This element of CBT is all about core riding skills. You will be coached how to do manoeuvres such as moving away, riding a figure of eight, carrying out a U-turn and making an emergency stop. You’ll need to demonstrate each manoeuvre and/or explain how to brake properly in each situation, and when to change gear.
To move on to the next part of CBT, you must also understand what is required for safe observations: adjusting your mirrors to the best view and making complete observations during manoeuvres.
Element D – preparation for practical on-road training
This is the last module before you will head out on the road. You’ll review everything you’ve learnt until this point and must be able to tell the instructor:
- when you shouldn’t ride (eg. when you’re upset or angry, or under the influence of drugs or alcohol)
- why moped riders are vulnerable on the roads (eg. lack of structural protection, harder for other drivers to see)
- how to anticipate hazards/road conditions and adjust your riding accordingly (eg. increasing distance with the vehicle in front when it is raining).
Element E – practical on-road driving
Once you’ve completed the previous elements and shown the instructor that you understand the principles of safe riding it’s time to take to the road. This final part of the training must be a minimum of two hours (four hours in Northern Ireland).
Your instructor will choose a route that introduces you to situations you’ll encounter on a typical ride, including roundabouts, traffic lights, pedestrian crossings, hills and bends. You’ll also be asked to perform a U-turn and make an emergency stop.
What do I get once I’ve completed CBT?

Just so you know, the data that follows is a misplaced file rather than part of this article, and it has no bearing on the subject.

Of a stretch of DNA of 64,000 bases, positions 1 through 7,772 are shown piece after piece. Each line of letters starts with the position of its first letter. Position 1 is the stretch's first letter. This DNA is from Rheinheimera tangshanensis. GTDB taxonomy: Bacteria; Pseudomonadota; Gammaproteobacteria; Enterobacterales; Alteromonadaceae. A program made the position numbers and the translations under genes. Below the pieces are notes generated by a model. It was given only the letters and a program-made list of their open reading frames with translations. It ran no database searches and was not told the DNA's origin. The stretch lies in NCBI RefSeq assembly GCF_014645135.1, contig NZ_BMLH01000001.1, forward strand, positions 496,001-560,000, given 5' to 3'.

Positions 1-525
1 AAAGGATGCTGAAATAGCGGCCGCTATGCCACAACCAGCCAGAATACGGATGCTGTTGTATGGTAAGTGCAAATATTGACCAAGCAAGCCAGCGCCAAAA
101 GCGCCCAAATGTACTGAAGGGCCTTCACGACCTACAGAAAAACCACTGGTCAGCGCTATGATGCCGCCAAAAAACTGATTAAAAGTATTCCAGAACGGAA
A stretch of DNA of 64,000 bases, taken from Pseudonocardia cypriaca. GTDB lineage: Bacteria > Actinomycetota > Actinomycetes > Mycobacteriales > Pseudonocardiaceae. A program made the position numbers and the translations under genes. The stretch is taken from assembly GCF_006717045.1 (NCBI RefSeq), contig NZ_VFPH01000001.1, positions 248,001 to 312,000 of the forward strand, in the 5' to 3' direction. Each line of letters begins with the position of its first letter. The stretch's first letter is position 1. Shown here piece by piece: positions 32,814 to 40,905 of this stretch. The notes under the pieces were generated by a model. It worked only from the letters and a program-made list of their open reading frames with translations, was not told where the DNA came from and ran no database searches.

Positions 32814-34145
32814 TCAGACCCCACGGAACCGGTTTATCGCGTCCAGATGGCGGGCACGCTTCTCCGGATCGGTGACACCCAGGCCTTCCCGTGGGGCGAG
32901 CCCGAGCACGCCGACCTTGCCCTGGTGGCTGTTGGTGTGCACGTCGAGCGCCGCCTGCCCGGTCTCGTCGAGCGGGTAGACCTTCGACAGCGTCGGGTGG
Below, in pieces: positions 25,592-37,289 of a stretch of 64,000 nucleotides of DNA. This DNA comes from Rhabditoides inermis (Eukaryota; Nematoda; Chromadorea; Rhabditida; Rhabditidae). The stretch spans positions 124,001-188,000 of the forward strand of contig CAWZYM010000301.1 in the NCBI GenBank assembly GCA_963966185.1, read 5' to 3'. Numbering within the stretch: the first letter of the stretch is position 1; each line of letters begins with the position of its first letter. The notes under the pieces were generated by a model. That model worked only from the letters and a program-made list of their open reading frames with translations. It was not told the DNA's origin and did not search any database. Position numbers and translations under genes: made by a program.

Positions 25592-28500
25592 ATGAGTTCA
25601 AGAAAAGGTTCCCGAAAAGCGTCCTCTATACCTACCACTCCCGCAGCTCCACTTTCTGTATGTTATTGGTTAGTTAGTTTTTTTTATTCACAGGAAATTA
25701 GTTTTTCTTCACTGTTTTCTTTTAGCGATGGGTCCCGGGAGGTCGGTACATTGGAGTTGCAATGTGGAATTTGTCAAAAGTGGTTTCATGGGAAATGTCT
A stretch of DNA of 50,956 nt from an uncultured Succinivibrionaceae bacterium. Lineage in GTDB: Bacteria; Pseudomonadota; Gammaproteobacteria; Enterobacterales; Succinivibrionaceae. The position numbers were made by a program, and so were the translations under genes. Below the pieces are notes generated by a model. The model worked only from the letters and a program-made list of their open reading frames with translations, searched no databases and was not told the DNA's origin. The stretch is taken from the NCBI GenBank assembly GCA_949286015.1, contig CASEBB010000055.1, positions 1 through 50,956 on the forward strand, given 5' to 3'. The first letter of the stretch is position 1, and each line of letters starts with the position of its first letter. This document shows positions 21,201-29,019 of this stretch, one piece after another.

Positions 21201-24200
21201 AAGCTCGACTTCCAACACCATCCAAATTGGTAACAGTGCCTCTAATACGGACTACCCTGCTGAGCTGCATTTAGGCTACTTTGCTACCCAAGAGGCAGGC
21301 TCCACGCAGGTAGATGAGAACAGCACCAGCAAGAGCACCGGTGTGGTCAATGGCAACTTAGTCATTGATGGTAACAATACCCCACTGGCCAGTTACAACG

Once you’ve completed the five elements of CBT and your instructor is confident in your knowledge and abilities, you’ll be given a certificate of completion (officially known as a DL196). This certificate means you can now ride your moped on public roads, although you must display L plates at all times.
The certificate lasts two years, during which time you must pass your theory test and practical test. If you don’t pass within this period, you will need to stop riding until you have completed another CBT course.
Where can I take a CBT course?
There are approved training centres across the UK. The easiest way to find your nearest one is to use this online tool. It’s worth comparing a few different options in your area to find the best price and reviews.
What do I need to take to CBT?
On the day, you must bring your driving licence and suitable clothing, including:
- sturdy footwear (that protects your ankles)
- leather/heavy denim trousers and jacket (you must wear several layers under the jacket)
- motorcycle gloves
- motorcycle helmet (ask your training centre if they can provide one if you don’t yet have your own).
Your training centre will provide you with a moped. You may be allowed to use your own moped, but remember than you can’t ride it until after you have completed the CBT, even with L plates. Of course, if you are retaking the CBT before your previous certificate expires then you can ride to the course, as long as you are displaying L plates and have insurance cover.
Learn about Bikesure’s specialist moped insurance policies.
Featured image by Tom Reynolds (Flickr).Motorcycle Insurance